The Plain Talk employees raised their eyebrows Tuesday morning when W. A. Bauman, the genial postmaster delivered several dozen fresh roasting ears to the office. This is the earliest reported date for roasting ears in 1944.
The Main Street building now occupied by Myhre Studio, part of the John Charrlin estate, has been sold subject to confirmation to Tom Kaltsulas, whose bid of $7,160 was the highest of five bids that had been ordered.
The Chimes Café has been sold to Evelyn Erickson and Mildred Johnson from Art Peterson, the former owner.
The Rite-Maid Sandwich Shop, operated by Sadie Swift for the last 16 years, was sold to Bill Peterson. Mrs. Swift has accepted a position at the Jo. Ellen Shop.
A bumper corn crop valued at five million dollars is now being harvested in Clay County. Lack of machinery and labor is in evidence in the county. A local implement dealer had only five corn picking machines for sale but received at least 105 requests for them. Only three men have inquired about jobs at the office of the county agent in recent months. Many farmers have turned to neighborhood exchanges as a solution and numerous crews have been seen working by the light of the moon.
The Plain Talk has entered its 61st year of publication this week. (Nov. 30, 1944).
The skating rink north of the high school is being flooded this week.
Dance to stepping stone music of Lee Williams Orchestra on Monday night at the Ritz Ballroom, Beresford. Coming Christmas night will be the Dixie Rhythm Club.
The stock and fixtures of the Council Oak Stores were moved Sunday to the new location across the street from the March Theatre and the store opened for business on Monday. V. F. O'Daniels is the manager. Russ Moser, who purchased the building formerly occupied by the Council Oak, plans to move the stock and fixtures of the Gamble Store sometime in January.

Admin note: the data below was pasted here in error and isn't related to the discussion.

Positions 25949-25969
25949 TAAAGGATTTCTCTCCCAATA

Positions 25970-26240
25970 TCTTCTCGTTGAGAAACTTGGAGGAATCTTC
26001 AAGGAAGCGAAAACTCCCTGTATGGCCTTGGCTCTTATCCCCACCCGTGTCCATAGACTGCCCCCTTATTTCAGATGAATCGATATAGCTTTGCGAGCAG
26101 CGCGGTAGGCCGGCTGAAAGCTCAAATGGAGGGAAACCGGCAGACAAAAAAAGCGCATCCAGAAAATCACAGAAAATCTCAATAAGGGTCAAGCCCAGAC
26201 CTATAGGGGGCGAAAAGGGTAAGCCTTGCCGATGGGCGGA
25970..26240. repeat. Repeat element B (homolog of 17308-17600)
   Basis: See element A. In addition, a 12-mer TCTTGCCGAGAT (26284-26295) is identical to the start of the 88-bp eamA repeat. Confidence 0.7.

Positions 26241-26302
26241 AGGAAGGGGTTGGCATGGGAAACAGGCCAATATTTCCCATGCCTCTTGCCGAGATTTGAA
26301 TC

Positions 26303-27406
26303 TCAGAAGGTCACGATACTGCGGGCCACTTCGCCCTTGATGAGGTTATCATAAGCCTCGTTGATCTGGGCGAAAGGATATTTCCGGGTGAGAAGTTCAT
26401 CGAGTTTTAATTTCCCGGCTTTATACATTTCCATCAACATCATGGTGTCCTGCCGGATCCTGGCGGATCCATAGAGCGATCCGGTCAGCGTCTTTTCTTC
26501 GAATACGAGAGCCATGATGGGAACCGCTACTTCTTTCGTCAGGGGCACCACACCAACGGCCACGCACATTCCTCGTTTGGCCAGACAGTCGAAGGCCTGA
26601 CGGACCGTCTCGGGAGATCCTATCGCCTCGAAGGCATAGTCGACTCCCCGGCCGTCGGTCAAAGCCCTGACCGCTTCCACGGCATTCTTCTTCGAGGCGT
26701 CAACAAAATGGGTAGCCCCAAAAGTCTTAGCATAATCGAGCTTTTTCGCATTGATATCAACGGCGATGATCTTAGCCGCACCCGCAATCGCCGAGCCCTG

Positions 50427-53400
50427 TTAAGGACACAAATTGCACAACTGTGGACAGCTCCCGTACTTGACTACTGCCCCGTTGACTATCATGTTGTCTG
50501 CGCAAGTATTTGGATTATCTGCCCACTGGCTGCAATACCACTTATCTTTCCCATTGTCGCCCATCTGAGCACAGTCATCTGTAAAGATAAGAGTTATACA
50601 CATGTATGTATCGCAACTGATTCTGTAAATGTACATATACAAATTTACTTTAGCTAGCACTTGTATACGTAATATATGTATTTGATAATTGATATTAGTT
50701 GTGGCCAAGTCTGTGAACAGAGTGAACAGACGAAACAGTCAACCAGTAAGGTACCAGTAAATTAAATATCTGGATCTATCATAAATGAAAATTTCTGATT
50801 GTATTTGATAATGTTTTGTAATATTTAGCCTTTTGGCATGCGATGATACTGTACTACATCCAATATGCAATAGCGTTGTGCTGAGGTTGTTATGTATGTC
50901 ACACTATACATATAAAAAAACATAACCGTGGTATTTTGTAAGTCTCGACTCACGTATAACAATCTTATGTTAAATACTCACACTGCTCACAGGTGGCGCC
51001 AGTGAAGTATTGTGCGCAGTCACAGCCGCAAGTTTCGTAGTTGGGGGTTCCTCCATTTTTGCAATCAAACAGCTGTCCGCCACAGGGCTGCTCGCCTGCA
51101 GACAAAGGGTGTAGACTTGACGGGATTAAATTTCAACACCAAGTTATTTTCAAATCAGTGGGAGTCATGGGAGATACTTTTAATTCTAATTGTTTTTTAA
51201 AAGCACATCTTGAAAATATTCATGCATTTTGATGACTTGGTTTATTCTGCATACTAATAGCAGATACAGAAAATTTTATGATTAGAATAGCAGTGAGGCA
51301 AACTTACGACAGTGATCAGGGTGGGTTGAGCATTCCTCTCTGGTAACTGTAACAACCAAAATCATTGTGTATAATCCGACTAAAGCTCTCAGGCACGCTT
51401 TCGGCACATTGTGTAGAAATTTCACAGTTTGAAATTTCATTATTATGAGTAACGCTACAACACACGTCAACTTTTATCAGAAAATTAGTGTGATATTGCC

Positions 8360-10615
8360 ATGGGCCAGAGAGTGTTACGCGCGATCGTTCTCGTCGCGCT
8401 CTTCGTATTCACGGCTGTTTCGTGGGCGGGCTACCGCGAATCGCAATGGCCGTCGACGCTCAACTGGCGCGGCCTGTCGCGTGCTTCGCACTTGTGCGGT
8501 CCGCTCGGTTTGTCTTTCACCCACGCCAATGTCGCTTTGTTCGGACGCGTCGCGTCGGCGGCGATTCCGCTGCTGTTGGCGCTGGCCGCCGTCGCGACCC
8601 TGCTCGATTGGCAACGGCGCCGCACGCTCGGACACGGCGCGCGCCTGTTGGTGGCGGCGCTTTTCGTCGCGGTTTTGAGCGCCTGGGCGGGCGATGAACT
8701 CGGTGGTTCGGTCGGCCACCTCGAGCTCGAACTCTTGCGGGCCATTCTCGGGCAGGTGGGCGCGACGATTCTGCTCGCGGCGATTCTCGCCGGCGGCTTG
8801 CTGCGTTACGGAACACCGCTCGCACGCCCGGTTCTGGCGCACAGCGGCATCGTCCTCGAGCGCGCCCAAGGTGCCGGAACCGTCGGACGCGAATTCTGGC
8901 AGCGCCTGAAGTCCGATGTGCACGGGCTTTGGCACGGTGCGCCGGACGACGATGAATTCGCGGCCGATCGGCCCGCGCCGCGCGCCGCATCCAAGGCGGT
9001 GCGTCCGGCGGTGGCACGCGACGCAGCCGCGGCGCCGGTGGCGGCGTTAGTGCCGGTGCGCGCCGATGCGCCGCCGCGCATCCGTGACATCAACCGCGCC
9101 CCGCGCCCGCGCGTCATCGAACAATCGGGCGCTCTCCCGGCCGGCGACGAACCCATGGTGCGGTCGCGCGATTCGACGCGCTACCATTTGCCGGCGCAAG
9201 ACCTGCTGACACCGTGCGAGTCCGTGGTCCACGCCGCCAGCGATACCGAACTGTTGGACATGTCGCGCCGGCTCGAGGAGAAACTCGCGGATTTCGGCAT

The Draft Board received another call to examine the 18 to 25 age group now deferred for farming. There are 12 Clay County selectees.
The Tanagers won easily over Elk Point in a 51 to 19 basketball game. However, they lost to LeMars in a narrow defeat of 31 to 28. Coach Adkins substituted freely the "B" Squad in the Elk Point game. Ken Domina turned in an outstanding game with 12 points with his one-handed tosses. Tex Hoy led the locals with 13 points while Art Erickson counted for 11.
The Order of Eagles Lodge completed its Charter of 100 members here this week with seven members over the quota. Recently institutes in Vermillion, the organization held its third meeting in the Municipal building. New members will be initiated by officials from Sioux City and other nearby Iowa towns.
Mr. & Mrs. Paul Lambert announce this week the sale of their bowling alley to Hudson Engle of Yankton. Mr. Lambert opened the alleys in 1939. His future plans are indefinite.
Howard Macy will take over the Waldorf Hotel from W. H. Lawton, proprietor for 17 years, shortly after February 15th. Mr. Lawton took over the hotel in November 1918, just prior to the signing of the Armistice of WW I.
Formal opening of the new Council Oak Store will be held this Friday and Saturday according to V. F. O'Daniels, Manager. The first Council Oak store was opened in Vermillion on July 8, 1930. There are seven regular and two part time employees.
The town of Meckling will hold a special election on January 23, 1945 with two questions relative to the towns light and power company up for settlement. Meckling citizens will vote on whether or not this present electric system owned by the town should be sold to the Interstate Power Company with offices at Dubuque, Iowa. On another ballot voters are being asked to vote on the question of granting an electric franchise to the Interstate Power Company for a period of 15 years.
There's plenty of mutton on sale at Council Oak and there are no ration points required. Rib and loin chops are 19 cents per pound. Mutton stew meat for .07 cents per pound. Beef Brains are .09 cents per pound, Limburger cheese is 37 cents a pound. Steaks, round and sirloin for 32 cents per pound.
Harold Davidson did it the hard way by bagging a 40-pound prairie wolf Tuesday morning from an airplane, bringing the beast down with one shot from the gun. In addition to seeing enormous coyotes down in the timber along the Missouri River, he and Beryl Brown spotted a group of 10.